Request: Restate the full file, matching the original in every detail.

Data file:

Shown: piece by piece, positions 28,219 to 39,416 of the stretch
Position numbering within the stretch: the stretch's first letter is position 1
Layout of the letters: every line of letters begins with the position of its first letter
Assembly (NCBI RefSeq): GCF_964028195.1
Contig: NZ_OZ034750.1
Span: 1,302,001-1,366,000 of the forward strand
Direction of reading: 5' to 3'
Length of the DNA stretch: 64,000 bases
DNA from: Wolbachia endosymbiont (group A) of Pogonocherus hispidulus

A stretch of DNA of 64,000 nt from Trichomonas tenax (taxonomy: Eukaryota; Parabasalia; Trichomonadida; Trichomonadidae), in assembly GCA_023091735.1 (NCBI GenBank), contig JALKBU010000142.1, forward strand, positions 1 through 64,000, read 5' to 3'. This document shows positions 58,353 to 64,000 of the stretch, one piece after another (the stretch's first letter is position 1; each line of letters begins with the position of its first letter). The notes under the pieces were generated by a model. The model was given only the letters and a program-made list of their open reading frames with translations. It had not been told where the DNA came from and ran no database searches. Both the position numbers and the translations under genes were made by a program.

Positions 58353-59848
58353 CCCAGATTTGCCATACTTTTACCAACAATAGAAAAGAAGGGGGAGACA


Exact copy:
Shown: piece by piece, positions 28,219 to 39,416 of the stretch
Position numbering within the stretch: the stretch's first letter is position 1
Layout of the letters: every line of letters begins with the position of its first letter
Assembly (NCBI RefSeq): GCF_964028195.1
Contig: NZ_OZ034750.1
Span: 1,302,001-1,366,000 of the forward strand
Direction of reading: 5' to 3'
Length of the DNA stretch: 64,000 bases
DNA from: Wolbachia endosymbiont (group A) of Pogonocherus hispidulus

A stretch of DNA of 64,000 nt from Trichomonas tenax (taxonomy: Eukaryota; Parabasalia; Trichomonadida; Trichomonadidae), in assembly GCA_023091735.1 (NCBI GenBank), contig JALKBU010000142.1, forward strand, positions 1 through 64,000, read 5' to 3'. This document shows positions 58,353 to 64,000 of the stretch, one piece after another (the stretch's first letter is position 1; each line of letters begins with the position of its first letter). The notes under the pieces were generated by a model. The model was given only the letters and a program-made list of their open reading frames with translations. It had not been told where the DNA came from and ran no database searches. Both the position numbers and the translations under genes were made by a program.

Positions 58353-59848
58353 CCCAGATTTGCCATACTTTTACCAACAATAGAAAAGAAGGGGGAGACA